Cheese+Baguette+Wine = Switzerland

Tuesday, September 1, 2009

I arrived in Geneva around 7 am on Tuesday morning – still reeling from the effects of the Sunday night farewell party.  I picked up my very small European size vehicle from Europcar, complete with a 5-speed stick shift, and headed into Geneva to wander for a little bit and more important – to see if I could find some coffee to go.  I’m now headed for the nearest highway with signs pointing north toward Lucerne.

I merrily motored through the beautiful swiss countryside with my headphones in my ears and singing at the top of my lungs! The sky was perfectly blue – the countryside was perfectly quaint – and even the cow dung was perfectly scented.  It was a good day.

My first night was spent in Lucerne.  I stayed in a jail cell – at the Jail Hotel. That’s right folks – a little creative searching on the internet and you too can sleep in a room that measures 6×6 plus a sink.

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Home sweet home

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Yup – that’s a mattress on the floor and the wall you see to the left — that’s the size of the room – two twin mattresses wide.

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But at $50 a night – I wasn’t complaining!  I strolled through the old section of town and admired the views – then sat down for some light afternoon refreshment (glass of wine) and some people watching.

I sat in one of the tables overlooking the river below

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My love affair with the french pastry began today at this very patisserie.  From my hip’s point of view – it’s a love / hate relationship.

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Lucerne is in the german speaking region of Switzerland but the pastries are all french! Below is Chapel Bridge.

 

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Then it was back to my room to snooze for an hour.

Around 7:30, two volunteer friends from Elephant Park, Brigitte and George, picked me up and we had dinner together.  It was fun to laugh again about some of our antics from the past week. When you spend as much time as we do in a volunteer situation – 24/7 – you become so close to people that you experience a bit of withdrawal when you leave them. I was feeling a bit of that after Elephant Camp, so it was really great to see Brigitte and George!

Next day and I’m headed south back toward Geneva, but I have a few stops to make along the way. I had heard about the Ballenberg open-air museum in a small town called Brienz, outside of Interlaken and stopped for a couple of hours.

It’s really fascinating.  The “museum” is divided into 13 architectural groups which include typical examples of farmhouses from all over Switzerland.  I walked through a swiss home built in 1606…a cheese dairy and storehouse from 1780 and a wine press house from 1771.

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I strolled through a herdsman’s house, a cattle shed and a 14th-century farmstead.  It’s the kind of place where you can spend a whole day…

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There are exhibitions throughout the day as well – from clock-making to cheese making.  You can see a rural wedding or an enchanted forest.  It’s really something else.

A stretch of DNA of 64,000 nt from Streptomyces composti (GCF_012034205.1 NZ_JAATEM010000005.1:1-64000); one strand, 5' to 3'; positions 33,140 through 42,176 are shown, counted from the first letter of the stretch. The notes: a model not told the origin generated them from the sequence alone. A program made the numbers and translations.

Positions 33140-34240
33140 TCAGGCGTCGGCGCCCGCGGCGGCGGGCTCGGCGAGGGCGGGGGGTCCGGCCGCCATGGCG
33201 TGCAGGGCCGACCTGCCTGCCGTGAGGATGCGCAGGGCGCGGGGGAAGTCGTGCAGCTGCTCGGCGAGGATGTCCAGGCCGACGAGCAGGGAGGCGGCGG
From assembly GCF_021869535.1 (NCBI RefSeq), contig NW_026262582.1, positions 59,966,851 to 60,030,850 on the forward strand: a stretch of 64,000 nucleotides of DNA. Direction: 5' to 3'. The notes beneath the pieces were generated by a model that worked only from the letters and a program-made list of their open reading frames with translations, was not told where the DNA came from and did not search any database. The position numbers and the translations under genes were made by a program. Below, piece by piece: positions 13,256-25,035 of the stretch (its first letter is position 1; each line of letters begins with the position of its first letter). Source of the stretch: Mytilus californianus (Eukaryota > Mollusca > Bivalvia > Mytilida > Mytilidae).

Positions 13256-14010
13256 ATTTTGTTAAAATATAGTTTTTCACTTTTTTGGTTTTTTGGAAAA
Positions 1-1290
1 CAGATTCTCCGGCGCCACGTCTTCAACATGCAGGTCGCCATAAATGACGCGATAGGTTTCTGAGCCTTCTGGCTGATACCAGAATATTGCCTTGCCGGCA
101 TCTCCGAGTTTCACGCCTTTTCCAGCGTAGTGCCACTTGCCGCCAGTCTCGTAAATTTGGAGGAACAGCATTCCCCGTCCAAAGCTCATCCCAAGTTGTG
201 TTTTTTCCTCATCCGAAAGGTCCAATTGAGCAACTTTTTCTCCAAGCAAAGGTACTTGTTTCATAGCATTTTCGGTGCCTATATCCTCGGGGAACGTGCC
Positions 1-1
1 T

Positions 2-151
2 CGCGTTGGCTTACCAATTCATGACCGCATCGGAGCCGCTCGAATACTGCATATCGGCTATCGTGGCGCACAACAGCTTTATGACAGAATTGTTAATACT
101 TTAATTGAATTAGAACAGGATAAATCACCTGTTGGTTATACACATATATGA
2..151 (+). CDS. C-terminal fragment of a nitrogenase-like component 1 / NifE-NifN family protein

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All the buildings, over 100 rural houses and utility buildings, were in danger of being pulled down from their original sites and destroyed.  So they were taken from these sites and re-erected here, showing us what life was like in rural Switzerland in centuries past.

After Brienz, I continued south to Interlaken for my next grand adventure – skydiving!  I’ve been looking forward to this for years!  The first time I tried to go was in 1993 – in California – just north of San Francisco.  My (then) boyfriend Mark and I were scheduled for the last flight of the day.  We had purchased some champaign to celebrate the occasion and then made the tremendous mistake of calling my parents to let them know what we were doing.  It was at that time that my mother made me aware of her ability to place curses on activities that didn’t please her.  Fifteen minutes later – a freak storm arrived over the mountains and our flight was canceled.  Things that make you go “Hmmmm”.

I’m trying it again – in the Swiss Alps. It’s scheduled.  It’s paid for. The sky is clear and blue.  And then I emailed my mother to let her know what I was doing.  Freak storm.  Flight canceled.  Dammit!

I re-schedule for Thursday at noon.  Skyped my mother to tell her to stop the freaking curse – I want to skydive.  She tells me that she doesn’t like the idea of me skydiving.  I WANT TO SKYDIVE.  Dammit!

Thursday rolls around and it’s beautiful – the sky is clear and blue.  Then some mysterious clouds arrive in the sky and guess what?  You got it – canceled.  She’s that good. So I give up on skydiving – for the time being – and head south again. But no worries folks – Interlaken was not a complete bust.  I went shopping for new clothes.  One can’t go to Paris or the French Riviera in sweatpants and elephant dung-stained t-shirts!

I’ve long since left the highways because traveling on the smaller roads through the various small towns and along the lakes is so much more picturesque!  I continue to be impressed with a little thing known as the round-about.  Imagine putting a few of them along State Street instead of 25 traffic lights.  Also, as I complete my 6th or so amazingly perfect parallel parking job – I find myself becoming more and more enthralled with the small euro car.  Me, my iPod, my laptop, and the orange wonder all fit – nothing else is important.

NOTE:  Still having troubles with the camera memory cards or the laptop itself…lost all pictures from Interlaken, Montreux and Lausanne.  I am borrowing some photos of the castle from the internet…they’re pretty much the same as the ones I took.

Montreux was the next stop on the “Switzerland in four days” tour. It’s known for its week-long jazz festival in the summer, but I was there to see the Chateaux du Chillon – an incredibly well-preserved medieval fortress that sits on top of a small piece of land just 10 feet off the mainland, in Lake Geneva.

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It’s officially an island and a historic monument.

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Okay — so these pictures are a bit better than the ones I took 🙂

Visitors throughout the ages would sign their name in the stone pillars – check out Lord Byron’s scrawl

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Inside a courtyard

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This fireplace is about 6 feet high.  I walked into several of them just to be sure.

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Dining hall